When Max and I considered relocating from Boston to San Francisco, we had no idea how quickly we would move. After Max landed his dream job, we flew out to tour a handful of apartments found on Zillow and Craigslist. We fell in love with the first place we saw, applied, and were accepted, contingent on passing a phone screening with the neighbors. When I look back, it is easy to see that the things we thought were insignificant, weren’t. A few oversights turned out to be dealbreakers and we ended our lease six months later. The signs were there all along, had we just known what to look for.
the Shoddy paint job
Start with the paint job. Sure, the color can be a dealbreaker to some, but don’t just review the hue. Inspect the paint itself; if it’s peeling or applied sloppily, ask the landlord if it will be fixed prior to your move-in. If the answer is no, this could reflect how little they care about maintaining the unit. When future problems arise, these are the landlords that become difficult to track down or are unwilling to assist.
the rush-hour commute
Consider the length of the commute. Here in San Francisco, many are offered “convenient” work shuttles to Silicon Valley. While it may be tempting to accept a lengthy commute and spend 1/3 of the work day in transit, it can get old. As Max found out, even those who do not get carsick might, in fact, get bus sick.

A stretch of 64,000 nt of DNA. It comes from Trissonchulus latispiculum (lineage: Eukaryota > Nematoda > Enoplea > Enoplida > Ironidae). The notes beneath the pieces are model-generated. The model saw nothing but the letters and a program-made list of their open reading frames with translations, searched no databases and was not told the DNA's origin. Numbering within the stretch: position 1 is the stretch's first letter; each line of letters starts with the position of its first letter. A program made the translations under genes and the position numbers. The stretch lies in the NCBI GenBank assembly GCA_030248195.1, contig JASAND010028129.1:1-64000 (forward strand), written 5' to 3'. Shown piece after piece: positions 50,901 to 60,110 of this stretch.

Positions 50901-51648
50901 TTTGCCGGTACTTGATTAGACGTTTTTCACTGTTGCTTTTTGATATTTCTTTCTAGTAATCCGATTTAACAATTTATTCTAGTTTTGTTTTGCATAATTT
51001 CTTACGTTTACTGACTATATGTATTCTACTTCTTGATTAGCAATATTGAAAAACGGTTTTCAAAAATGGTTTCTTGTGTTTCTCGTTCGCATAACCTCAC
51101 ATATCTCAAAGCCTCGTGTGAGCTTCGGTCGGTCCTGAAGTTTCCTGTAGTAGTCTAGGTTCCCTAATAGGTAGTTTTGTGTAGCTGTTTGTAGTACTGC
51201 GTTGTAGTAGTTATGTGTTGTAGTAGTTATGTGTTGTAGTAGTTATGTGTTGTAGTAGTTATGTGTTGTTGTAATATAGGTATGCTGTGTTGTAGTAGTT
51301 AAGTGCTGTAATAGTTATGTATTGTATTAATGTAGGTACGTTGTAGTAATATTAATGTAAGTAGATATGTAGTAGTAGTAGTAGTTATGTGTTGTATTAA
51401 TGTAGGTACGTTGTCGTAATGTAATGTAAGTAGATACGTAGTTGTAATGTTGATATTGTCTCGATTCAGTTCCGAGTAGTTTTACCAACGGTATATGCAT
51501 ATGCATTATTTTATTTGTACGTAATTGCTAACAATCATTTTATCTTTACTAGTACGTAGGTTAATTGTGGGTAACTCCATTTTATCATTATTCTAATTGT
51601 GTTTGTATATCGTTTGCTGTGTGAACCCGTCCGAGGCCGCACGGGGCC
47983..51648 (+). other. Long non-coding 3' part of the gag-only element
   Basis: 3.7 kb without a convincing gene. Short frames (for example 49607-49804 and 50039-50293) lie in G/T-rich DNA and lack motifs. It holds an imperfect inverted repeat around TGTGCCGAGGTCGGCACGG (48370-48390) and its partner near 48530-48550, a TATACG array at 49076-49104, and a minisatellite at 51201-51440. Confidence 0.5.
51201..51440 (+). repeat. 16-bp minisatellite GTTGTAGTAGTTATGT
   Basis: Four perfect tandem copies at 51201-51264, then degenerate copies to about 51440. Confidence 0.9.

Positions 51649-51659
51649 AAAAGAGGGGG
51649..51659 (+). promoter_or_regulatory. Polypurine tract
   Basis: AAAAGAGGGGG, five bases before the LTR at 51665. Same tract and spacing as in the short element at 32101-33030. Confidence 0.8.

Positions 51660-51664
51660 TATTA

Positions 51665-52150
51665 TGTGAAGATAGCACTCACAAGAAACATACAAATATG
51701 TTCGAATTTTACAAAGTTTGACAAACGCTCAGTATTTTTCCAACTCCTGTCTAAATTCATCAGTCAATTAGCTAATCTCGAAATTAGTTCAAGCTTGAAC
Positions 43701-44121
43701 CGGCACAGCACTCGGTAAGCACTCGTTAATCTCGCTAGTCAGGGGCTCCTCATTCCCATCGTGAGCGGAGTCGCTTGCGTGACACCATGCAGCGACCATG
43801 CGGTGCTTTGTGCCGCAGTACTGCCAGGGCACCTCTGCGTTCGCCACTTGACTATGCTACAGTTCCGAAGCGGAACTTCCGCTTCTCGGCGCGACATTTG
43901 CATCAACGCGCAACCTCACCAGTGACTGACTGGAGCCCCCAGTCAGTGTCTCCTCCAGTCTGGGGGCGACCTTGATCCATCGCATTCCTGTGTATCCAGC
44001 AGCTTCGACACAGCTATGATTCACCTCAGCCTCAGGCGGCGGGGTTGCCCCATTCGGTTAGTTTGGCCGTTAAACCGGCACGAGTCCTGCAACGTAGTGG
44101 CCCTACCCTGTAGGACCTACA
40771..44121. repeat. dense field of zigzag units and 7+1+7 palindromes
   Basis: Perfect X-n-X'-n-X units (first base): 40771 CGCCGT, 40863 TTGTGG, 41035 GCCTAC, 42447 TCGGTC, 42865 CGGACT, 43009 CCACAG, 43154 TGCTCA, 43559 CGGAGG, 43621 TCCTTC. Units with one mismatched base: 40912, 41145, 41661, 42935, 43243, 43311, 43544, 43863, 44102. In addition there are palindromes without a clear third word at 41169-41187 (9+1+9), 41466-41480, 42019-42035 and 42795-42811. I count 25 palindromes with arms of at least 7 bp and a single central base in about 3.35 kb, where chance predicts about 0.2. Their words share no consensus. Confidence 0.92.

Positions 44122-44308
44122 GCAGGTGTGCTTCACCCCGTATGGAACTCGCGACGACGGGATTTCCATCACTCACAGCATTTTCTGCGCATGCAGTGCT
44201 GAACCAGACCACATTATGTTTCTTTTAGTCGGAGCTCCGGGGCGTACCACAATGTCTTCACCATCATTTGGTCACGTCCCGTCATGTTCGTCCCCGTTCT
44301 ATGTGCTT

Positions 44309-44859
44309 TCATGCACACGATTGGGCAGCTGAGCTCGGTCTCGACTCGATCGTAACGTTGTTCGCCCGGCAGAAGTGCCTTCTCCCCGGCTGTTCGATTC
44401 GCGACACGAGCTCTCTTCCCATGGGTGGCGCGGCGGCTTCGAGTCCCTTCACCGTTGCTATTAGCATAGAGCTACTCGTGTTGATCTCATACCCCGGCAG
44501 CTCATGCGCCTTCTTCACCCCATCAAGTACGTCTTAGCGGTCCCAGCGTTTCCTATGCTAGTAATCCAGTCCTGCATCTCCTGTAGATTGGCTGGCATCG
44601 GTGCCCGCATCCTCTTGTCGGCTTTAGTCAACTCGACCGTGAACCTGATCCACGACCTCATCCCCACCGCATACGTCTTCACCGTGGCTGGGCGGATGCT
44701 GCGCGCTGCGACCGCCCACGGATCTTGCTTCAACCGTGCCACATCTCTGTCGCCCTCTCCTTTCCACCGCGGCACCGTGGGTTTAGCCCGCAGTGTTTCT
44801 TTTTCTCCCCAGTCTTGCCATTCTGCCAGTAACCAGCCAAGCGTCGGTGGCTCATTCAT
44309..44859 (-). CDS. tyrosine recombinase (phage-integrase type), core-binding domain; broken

Be realistic about how much you’re willing and able to spend on rent. It is a grass is always greener scenario: if you could afford just a bit more, the apartment would be world’s better. Just don’t look. Set your budget, and keep to it. Look only at apartments under your pre-determined, logical price point. I am SO guilty of thinking of ways to stretch the budget aka finding a full-time job, cutting down on shopping, subsisting off the bare minimal… But it often isn’t sustainable. Do as I say, not as I do!
the noise POLLUTION
Schedule a tour at rush hour when the outside noise is likely the highest. Check to make sure there aren’t fans or music playing in the background, masking other ambient sounds. Coming from Boston, I was surprised how infrequently drivers on the west coast use their car horns. However, our San Francisco apartment was smack dab in an intersection. What’s worse, it was a GPS signal dead zone. Every Uber in the city would sit in the intersection trying to recalculate their route. Suddenly, every timid San Franciscan became a Bostonian, horns blaring.
Without going into too much detail, I highly recommend meeting your potential neighbors prior to signing that lease. Ask for their contact information or better yet, knock on their door. Neighbors are often unapologetically candid. If they are quick to bash the previous tenants or worse, the landlord, consider it a red flag. You might be the most cordial of renters, but volatile relationships that precede you are hard, if not impossible, to mend. We were aware of a tumultuous relationship between our neighbors and our landlord before we moved in. We took a gamble since we had fallen in love with the space, but looking back, I would not make that mistake again.